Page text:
Octavian has the town crier announce that he will fulfil the terms of Caesar's will and give everyone money, the result of selling his own property and borrowing three million sesterces. Antony and Atia are very cross and Octavian explains that he's decided to enter public life and this is his way of doing it. He suggests that he and Antony make a public display of unity and makes a very sensible argument in favour of this plan, but the other two are distracted by the whole borrowing-three-million-sesterces business and a full on brawl ensues in which Antony nearly kills him (largely because Octavian hit Atia and called her a whore - it's sort of sweet, or it would be if Octavian wasn't Atia's son). Atia manages to stop Antony actually murdering her son, just about, but Octavian is distracted by the fact she's taken Antony's side and has to be comforted by Octavia.
Dodgey is a bit nervous about The Godfather's lack of respect for the gods, but sticks with him anyway. He hires a brothel supervisor with bad attitude called Gaia to work for them, thus putting one of this season's least satisfying storylines in motion. He also hires another old comrade from the Thirteenth called Mascius.
Servilia and Cicero are celebrating Antony's problems and Cicero dismisses Octavian, but Servilia points out Caesar chose him, and they probably shouldn't ignore him. Cicero persuades her that Brutus shouldn't come home yet, which upsets her.
Octavian leaves to stay with his friend Agrippa in Campania and prepare for his political career and we see him ride away, covered in bruises from Antony beating him. The camera pulls away to reveal, in a cartload of slaves on the same road, Niobe's sister and all The Godfather's children, still very much alive but thoroughly miserable. End of episode.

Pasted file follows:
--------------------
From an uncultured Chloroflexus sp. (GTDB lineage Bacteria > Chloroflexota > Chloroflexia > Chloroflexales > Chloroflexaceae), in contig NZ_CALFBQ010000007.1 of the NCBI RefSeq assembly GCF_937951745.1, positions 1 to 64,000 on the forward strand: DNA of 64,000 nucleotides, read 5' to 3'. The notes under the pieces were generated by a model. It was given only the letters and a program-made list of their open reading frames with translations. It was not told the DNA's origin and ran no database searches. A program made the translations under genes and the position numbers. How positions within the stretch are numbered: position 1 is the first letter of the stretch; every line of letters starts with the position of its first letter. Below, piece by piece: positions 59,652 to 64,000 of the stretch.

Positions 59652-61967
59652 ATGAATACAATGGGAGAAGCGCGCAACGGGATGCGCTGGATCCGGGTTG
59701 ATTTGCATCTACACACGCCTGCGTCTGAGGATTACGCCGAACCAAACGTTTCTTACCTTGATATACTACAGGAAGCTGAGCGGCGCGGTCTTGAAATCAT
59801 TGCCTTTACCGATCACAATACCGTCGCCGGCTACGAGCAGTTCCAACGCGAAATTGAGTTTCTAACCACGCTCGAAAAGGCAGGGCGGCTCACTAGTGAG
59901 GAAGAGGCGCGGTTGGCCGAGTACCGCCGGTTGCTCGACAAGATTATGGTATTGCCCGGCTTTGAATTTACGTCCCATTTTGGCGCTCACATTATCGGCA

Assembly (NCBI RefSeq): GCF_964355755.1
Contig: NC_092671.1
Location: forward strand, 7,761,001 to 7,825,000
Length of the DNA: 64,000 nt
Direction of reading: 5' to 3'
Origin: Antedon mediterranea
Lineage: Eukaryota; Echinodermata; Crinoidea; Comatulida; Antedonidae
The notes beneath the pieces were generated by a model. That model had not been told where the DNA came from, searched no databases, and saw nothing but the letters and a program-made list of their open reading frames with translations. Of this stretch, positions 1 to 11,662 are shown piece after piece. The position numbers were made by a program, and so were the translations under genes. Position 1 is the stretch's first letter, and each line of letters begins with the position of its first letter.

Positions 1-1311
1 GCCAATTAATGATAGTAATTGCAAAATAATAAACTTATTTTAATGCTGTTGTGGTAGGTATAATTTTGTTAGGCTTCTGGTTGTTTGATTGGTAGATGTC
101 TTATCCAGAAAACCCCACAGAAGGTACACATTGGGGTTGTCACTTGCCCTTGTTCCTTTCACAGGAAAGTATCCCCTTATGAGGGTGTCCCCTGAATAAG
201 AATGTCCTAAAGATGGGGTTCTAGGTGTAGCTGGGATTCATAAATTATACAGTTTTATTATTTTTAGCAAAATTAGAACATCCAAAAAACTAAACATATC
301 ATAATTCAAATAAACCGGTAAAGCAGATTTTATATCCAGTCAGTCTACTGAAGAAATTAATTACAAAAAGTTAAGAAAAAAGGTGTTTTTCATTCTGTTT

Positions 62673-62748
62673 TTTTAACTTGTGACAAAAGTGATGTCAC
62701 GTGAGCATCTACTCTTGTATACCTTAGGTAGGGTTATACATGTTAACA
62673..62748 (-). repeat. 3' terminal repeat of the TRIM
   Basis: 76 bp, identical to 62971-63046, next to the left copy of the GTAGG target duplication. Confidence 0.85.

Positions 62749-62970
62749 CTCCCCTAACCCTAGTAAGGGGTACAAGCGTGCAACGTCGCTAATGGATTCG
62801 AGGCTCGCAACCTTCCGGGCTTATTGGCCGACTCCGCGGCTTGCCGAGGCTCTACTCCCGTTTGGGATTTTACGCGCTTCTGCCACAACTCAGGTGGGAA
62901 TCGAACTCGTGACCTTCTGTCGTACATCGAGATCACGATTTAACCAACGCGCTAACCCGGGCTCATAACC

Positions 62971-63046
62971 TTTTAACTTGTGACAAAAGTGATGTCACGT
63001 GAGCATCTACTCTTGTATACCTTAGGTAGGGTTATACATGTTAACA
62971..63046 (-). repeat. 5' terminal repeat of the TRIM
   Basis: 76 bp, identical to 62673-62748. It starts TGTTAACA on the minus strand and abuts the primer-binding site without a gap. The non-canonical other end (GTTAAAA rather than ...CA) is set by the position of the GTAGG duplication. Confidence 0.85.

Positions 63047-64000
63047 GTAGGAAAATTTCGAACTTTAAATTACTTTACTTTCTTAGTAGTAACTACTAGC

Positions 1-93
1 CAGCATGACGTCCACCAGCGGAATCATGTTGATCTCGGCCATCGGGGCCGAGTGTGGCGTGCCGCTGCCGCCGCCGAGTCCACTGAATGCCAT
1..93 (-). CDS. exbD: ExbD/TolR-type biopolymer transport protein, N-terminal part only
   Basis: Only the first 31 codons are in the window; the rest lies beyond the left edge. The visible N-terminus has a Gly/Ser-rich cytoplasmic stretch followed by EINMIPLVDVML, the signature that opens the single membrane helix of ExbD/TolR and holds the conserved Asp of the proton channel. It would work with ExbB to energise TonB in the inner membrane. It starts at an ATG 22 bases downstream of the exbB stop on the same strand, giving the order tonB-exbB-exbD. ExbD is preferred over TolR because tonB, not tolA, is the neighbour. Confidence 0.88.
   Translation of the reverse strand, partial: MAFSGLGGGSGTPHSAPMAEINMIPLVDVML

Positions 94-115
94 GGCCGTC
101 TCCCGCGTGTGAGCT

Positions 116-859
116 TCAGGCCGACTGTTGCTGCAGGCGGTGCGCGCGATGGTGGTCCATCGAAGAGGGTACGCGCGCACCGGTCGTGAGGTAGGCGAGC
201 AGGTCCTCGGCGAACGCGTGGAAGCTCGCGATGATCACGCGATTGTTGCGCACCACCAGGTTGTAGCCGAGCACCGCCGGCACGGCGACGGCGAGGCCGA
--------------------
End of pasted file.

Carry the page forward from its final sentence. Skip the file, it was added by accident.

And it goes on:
This is the last we see of Max Pirkis as Octavian, which is a great shame. Since Pirkis was still in his mid-teens at the time of filming and Octavian needed to age from nineteen (his age at Caesar's death) to, as it turned out, 33, over the course of season 2, the change is understandable, but it's still annoying, as Pirkis had done such a good job with the character. His portrayal of Octavian as a slightly weedy but hyper-intelligent and thoroughly ruthless young man is spot on and the audience can both understand why everyone underestimates him, and see how very wrong they are to do so. Simon Woods, who plays the older Octavian, takes his cue from Pirkis' performance and maintains his character interpretation pretty well, but for me, the character belongs to Pirkis.
Essentially, this episode is composed of set-up for season 2, following on from episode 1, which dealt with the fall-out from season 1. Antony and Cleopatra, Octavian's ambition, The Godfather becoming The Godfather and Dodgey's relationships with Eirene and Gaia are all moving into new stages. As such, there's not so much to say about this episode itself - it does its job nicely, but everything in it has to be understood as part of what is to come in later episodes. One thing I do like very much about season 2, though, is that I think we get slightly more of the actual history; or at least of historical characters, if not history itself, which takes a beating from several directions and for several different reasons as the series goes on.
All my Rome reviews are listed here